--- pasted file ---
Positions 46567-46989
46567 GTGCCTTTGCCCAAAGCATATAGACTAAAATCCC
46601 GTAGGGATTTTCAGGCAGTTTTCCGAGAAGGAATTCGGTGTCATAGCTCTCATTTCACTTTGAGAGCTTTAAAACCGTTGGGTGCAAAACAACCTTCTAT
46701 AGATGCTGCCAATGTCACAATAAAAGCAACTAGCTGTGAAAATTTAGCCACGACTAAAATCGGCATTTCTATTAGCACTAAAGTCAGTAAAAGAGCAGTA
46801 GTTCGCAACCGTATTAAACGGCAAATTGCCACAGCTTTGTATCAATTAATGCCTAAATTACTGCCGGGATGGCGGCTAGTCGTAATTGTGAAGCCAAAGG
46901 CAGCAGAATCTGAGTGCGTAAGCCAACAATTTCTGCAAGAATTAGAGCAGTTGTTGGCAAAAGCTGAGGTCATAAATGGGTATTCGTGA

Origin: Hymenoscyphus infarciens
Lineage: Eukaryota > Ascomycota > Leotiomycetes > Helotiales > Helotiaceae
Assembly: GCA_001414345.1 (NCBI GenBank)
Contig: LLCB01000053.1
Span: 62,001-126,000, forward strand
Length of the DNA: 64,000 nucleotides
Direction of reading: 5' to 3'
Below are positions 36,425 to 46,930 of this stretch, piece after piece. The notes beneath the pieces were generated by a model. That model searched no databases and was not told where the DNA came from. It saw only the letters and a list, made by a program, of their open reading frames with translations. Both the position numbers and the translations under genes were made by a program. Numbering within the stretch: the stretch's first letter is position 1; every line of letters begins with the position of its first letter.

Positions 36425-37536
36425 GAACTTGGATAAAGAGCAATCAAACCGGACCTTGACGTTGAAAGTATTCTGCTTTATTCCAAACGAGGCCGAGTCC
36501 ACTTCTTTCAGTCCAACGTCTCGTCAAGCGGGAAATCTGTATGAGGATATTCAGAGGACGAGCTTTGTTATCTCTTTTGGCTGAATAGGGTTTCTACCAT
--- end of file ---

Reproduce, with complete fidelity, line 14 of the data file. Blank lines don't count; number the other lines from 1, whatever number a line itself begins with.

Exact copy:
Below are positions 36,425 to 46,930 of this stretch, piece after piece. The notes beneath the pieces were generated by a model. That model searched no databases and was not told where the DNA came from. It saw only the letters and a list, made by a program, of their open reading frames with translations. Both the position numbers and the translations under genes were made by a program. Numbering within the stretch: the stretch's first letter is position 1; every line of letters begins with the position of its first letter.